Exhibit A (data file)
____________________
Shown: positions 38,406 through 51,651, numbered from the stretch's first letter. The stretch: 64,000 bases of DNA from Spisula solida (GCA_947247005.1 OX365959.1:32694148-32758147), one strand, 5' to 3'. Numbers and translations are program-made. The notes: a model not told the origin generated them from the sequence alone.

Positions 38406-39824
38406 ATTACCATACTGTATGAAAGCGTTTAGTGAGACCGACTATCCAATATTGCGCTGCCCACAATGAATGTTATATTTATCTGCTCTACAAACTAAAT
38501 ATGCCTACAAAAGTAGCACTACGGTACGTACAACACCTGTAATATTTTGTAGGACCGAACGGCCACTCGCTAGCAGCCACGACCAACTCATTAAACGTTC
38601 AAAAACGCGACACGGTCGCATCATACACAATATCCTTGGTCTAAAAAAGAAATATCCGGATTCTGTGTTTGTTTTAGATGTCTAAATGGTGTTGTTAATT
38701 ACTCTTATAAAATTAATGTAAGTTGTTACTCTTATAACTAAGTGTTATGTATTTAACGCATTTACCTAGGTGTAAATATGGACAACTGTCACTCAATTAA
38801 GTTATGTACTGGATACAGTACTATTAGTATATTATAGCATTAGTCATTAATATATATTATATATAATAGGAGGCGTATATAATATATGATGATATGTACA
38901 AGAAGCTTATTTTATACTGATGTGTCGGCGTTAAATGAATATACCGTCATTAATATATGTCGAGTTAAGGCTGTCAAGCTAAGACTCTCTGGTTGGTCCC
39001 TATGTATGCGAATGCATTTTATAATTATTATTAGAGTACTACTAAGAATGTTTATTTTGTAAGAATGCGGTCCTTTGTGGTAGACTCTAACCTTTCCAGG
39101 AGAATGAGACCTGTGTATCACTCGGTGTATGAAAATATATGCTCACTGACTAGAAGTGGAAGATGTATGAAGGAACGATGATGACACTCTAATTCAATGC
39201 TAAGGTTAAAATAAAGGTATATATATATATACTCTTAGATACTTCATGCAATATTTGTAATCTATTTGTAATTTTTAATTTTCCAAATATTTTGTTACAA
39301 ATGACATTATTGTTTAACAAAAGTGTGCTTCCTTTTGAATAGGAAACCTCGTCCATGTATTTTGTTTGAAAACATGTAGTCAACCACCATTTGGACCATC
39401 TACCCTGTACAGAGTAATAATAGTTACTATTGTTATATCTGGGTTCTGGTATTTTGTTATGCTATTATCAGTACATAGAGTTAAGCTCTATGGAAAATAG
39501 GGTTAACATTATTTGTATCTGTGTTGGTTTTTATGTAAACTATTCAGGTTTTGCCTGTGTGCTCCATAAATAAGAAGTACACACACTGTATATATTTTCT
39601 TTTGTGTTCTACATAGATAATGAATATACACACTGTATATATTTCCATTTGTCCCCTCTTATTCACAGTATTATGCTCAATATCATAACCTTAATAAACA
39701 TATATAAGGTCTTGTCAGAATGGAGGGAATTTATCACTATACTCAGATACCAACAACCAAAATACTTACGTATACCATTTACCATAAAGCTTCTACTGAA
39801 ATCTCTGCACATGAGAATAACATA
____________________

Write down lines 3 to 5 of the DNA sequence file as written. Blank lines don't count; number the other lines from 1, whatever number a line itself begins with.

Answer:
38406 ATTACCATACTGTATGAAAGCGTTTAGTGAGACCGACTATCCAATATTGCGCTGCCCACAATGAATGTTATATTTATCTGCTCTACAAACTAAAT
38501 ATGCCTACAAAAGTAGCACTACGGTACGTACAACACCTGTAATATTTTGTAGGACCGAACGGCCACTCGCTAGCAGCCACGACCAACTCATTAAACGTTC
38601 AAAAACGCGACACGGTCGCATCATACACAATATCCTTGGTCTAAAAAAGAAATATCCGGATTCTGTGTTTGTTTTAGATGTCTAAATGGTGTTGTTAATT